Fall Hike in Guilford & GRAND Fall Harvest Dinner
November 3 (Hike at 2PM) -- (GRAND Potluck Harvest Dinner at 5:30)
Hike Bluff Head, 4.2 mile loop hike, approx 2 - 2.5 hour hike (REALLY AND TRULY) at a medium to slow walking pace to peruse views
Address: approx 4550 Durham Rd Guilford.
Meeting Place: Rte 77 parking area for Mattabessett Trail
Park at the Bluff Head parking lot on Route 77, --Look for the small blue oval sign identifying the Mattabesett Trail on the west side of Route 77.
More Directions: Coming from 91 N, take Durham Exit onto route 68S to 17S to 77S. It is located 4.6 miles south of Durham Center or 4.3 miles north of Rte. 80 in Guilford
GRAND Fall Harvest Dinner: 5:30PM (at Barbara’s home; address to be disclosed to attendees).
Bring a harvest main course or side dish. We will have a grill—paper goods will be supplied. I have plenty of platters and serving utensils for you to use.
Please rsvp what you are bringing in the RSVP area, **NOT THE COMMENTS SECTION**.
Description of Hike:
Bluff head is the highest point in Guilford. At the top you will be above the 500 foot trap rock cliffs looking out over Meyer Huber Pond and a vast expanse of woodlands On a clear day we will see the office towers in Hartford to the north, the waters of Long Island Sound glistening to the south, and lots of color below.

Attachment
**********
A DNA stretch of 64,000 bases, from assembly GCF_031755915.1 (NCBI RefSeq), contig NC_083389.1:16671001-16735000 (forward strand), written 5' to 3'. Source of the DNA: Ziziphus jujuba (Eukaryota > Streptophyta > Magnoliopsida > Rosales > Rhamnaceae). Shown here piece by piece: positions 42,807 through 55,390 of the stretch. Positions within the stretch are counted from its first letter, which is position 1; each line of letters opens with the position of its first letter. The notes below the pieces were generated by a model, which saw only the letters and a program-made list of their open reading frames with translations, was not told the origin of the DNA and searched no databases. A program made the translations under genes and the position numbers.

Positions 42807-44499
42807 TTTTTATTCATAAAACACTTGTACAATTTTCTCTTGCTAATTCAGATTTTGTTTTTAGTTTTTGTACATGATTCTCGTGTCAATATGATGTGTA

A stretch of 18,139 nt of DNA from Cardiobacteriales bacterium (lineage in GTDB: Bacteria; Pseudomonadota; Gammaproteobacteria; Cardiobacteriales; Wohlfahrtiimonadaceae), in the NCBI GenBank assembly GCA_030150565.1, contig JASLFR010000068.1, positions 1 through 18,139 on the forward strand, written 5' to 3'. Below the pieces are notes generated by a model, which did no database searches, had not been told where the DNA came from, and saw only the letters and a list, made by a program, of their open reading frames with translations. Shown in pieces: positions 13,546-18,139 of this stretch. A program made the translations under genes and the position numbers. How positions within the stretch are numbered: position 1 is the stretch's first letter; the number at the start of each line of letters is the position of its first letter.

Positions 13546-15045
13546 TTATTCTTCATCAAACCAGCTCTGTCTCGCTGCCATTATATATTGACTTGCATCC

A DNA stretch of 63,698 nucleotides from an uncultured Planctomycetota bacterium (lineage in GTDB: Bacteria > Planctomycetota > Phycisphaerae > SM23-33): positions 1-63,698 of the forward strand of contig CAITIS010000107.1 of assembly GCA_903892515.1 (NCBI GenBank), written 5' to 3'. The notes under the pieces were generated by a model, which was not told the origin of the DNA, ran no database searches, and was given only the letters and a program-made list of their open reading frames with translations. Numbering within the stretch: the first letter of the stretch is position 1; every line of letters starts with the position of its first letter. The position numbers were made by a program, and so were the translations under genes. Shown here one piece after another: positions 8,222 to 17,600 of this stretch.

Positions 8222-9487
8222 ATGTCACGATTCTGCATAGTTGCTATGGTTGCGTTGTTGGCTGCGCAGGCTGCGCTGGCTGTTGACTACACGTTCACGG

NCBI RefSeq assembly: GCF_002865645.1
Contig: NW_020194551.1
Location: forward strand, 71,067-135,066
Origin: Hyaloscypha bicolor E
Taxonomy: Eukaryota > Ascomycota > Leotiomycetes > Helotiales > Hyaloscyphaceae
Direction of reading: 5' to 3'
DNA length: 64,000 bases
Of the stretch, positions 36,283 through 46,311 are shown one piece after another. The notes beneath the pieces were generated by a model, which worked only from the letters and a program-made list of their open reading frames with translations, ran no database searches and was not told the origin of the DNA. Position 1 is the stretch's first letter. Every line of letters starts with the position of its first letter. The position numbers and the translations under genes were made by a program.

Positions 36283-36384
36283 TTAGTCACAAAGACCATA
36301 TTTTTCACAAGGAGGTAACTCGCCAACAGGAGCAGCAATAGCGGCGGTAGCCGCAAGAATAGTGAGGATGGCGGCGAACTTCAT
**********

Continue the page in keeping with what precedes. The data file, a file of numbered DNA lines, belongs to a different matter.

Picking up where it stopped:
We will take the most direct route up Bluff Head on the steep foot trail, marked with light blue blazes, reaching the bluff in less than half a mile followed with cliff walking trails with plenty of views.
Interesting History which points to Bluff head as part of a stone formation built by Native Americans to mark solstice sunrises.
One can note rocks in the shape of snakes, white quartz boulders, prayer seats and assorted cairns along the Hamnonassett line.
These stone displays are among the thousands discovered by Madison resident and retired engineer Tom Paul along what he calls the "Hammonasset Line." Paul believes the solar alignment runs from a Native American council rock on Long Island, across the Sound, through Madison and Killingworth, northwest through Waterbury and the Berkshires into the Catskills. He said he thinks many of the stone formations date back thousands of years and were constructed by Native Americans to mark the sunrise of winter solstice – when the Earth is farthest from the sun — and the sunset of summer solstice, when the Earth is closest to the sun.
"I believe this is Stonehenge-type stuff," Paul said. "I believe this line is ancient, thousands of years old. But why was the line built? Who built it? How many different groups of Native Americans observed the line? It's an enigma."